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Pharmacy minister to discuss 'spate of violent crimes'

Steve Brine admitted that becoming pharmacy minister “is a challenging and new role” for him
Steve Brine admitted that becoming pharmacy minister “is a challenging and new role” for him

One of new pharmacy minister Steve Brine’s first engagements with the sector will be to address the rise in violent crimes in pharmacies, including discussing C+D’s own findings.

In a letter sent to the National Pharmacy Association (NPA) last month Mr Brine said he is “liaising with Home Office colleagues” about the “recent spate of violent crimes” in pharmacies.

Mr Brine said he is “look[ing] forward” to meeting the NPA, “to get to know more about” the organisation, and discuss the NPA’s “very understandable concerns” around the rise in crimes affecting community pharmacies.

Minister will discuss C+D’s findings

NPA chairman Ian Strachan said C+D’s investigation into crime in pharmacies across the UK – set out in an interactive map – “will inform” the meeting with Mr Brine.

“We are growing increasingly concerned about the number of thefts, burglaries and violent crimes suffered by community pharmacies,” Mr Strachan told C+D. “We are grateful to C+D for its work around this area.”

Yesterday, C+D exclusively revealed the extent and severity of crimes pharmacists and their staff are facing. Across the 35 police authorities that provided data to C+D, there were 291 cases of violent crime – including incidents of arson – in pharmacies in 2016.

“Regrettably such attacks take place all too often,” Mr Strachan said.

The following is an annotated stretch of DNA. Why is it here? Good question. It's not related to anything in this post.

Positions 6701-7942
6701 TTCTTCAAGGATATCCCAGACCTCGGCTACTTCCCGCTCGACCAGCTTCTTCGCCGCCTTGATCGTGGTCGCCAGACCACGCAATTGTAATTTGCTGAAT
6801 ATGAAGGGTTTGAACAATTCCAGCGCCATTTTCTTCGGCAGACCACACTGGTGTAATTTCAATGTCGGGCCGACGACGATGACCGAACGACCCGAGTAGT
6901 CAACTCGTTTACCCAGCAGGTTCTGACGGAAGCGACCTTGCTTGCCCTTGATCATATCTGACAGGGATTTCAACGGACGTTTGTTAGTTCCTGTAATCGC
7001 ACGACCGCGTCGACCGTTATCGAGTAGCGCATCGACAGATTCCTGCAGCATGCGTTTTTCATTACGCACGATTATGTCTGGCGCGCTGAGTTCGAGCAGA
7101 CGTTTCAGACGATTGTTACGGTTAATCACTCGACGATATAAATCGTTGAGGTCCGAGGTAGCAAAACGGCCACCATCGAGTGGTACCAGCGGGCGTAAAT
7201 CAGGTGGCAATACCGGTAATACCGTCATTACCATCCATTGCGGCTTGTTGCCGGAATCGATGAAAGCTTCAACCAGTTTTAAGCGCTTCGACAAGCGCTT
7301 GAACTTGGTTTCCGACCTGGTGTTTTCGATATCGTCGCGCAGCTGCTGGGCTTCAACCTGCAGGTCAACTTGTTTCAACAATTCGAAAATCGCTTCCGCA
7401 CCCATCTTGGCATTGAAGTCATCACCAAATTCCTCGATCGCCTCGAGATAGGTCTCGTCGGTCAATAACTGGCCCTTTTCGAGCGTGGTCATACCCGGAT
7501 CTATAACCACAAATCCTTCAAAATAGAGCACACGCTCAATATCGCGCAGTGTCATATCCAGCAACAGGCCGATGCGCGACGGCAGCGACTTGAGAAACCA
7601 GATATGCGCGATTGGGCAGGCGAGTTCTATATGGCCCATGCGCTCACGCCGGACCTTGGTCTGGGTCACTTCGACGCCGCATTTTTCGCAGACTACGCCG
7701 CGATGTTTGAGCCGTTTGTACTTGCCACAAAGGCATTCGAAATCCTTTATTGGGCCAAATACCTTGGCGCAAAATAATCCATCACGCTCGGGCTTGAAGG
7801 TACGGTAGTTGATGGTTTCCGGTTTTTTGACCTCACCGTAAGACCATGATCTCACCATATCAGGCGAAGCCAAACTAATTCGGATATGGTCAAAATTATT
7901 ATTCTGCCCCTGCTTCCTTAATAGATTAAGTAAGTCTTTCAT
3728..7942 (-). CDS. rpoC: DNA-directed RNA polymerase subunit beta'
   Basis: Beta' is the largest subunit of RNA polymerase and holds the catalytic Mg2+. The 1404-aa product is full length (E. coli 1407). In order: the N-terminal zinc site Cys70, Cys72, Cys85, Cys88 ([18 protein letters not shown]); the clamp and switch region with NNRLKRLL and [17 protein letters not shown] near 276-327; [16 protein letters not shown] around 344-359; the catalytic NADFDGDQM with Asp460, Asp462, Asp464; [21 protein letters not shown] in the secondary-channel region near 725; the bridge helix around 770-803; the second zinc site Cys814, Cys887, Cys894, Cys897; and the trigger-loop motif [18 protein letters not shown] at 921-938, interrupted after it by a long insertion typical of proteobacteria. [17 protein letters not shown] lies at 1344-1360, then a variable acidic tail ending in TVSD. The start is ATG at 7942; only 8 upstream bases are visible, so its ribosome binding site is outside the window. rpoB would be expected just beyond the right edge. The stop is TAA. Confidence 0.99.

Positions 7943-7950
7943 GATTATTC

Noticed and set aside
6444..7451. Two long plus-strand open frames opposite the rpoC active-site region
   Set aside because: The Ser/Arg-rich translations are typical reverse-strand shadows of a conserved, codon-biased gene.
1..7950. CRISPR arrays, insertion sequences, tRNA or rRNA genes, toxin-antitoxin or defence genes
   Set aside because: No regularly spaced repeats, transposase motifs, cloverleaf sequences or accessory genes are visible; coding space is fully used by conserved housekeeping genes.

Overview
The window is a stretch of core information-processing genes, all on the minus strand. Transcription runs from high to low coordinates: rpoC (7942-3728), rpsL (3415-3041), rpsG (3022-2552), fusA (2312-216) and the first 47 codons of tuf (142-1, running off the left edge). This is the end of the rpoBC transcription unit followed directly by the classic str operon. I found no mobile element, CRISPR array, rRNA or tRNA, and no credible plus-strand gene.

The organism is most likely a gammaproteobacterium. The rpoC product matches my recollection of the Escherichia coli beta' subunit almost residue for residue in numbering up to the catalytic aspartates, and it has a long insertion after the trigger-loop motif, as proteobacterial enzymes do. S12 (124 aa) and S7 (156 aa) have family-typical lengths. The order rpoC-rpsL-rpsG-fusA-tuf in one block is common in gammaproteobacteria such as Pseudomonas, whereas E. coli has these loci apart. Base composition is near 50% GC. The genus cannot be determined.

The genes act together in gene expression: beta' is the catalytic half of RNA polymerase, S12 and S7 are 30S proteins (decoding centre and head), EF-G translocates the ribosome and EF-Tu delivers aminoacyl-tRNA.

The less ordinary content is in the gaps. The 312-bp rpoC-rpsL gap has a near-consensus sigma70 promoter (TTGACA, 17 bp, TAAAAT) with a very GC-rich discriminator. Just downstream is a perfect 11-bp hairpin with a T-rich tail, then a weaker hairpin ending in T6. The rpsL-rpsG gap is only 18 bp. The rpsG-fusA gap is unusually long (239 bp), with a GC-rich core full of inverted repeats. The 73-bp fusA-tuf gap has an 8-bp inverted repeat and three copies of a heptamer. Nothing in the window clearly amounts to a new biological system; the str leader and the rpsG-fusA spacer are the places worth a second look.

“The nature of the pharmacy business coupled with its prominent, but very necessary, position on our high streets means it can often be an attractive target for criminals.”

Mr Strachan also said he was pleased with the “favourable response” from Mr Brine, and will use the meeting “to discuss how community pharmacy can be better protected”.

Pharmacy minister is “challenging role”

In his letter to the NPA, Mr Brine said “it is a privilege” to join the Department of Health. He admitted that becoming minister with responsibility for pharmacy “is a challenging and new role” for him, “but one that I look forward to taking up”.

Mr Brine has remained silent towards the sector since his appointment in June.

In an open letter to the minister, published last month, C+D editor James Waldron urged Mr Brine to "make his mark" by "pushing for a funding framework" for pharmacy that is "fair, realistic and sustainable".

You can read Mr Waldron’s full letter here.

Use C+D’s interactive map to find out how many crimes took place in pharmacies in your area in 2016.

Have you experienced crime in your pharmacy?

Rubicon Mango, Academic pharmacist

A friend of mine works for a multiple down south. He has had to deal with repeated shoplifts and aggresive behaviour from a particular patient. However this patient was on multiple items and methadone to which the area manager directed him to leave him alone as it brings an increase to our item number. Also was told there are a number of processes you have to go through with governing bodies before barring a patient. Eventually, this patient saw fit that this push over pharmacy has no limit and decided one day to assult a staff member and threaten the counter staff with a knife before robbing the safe and till. People forget NHS staff are patients too.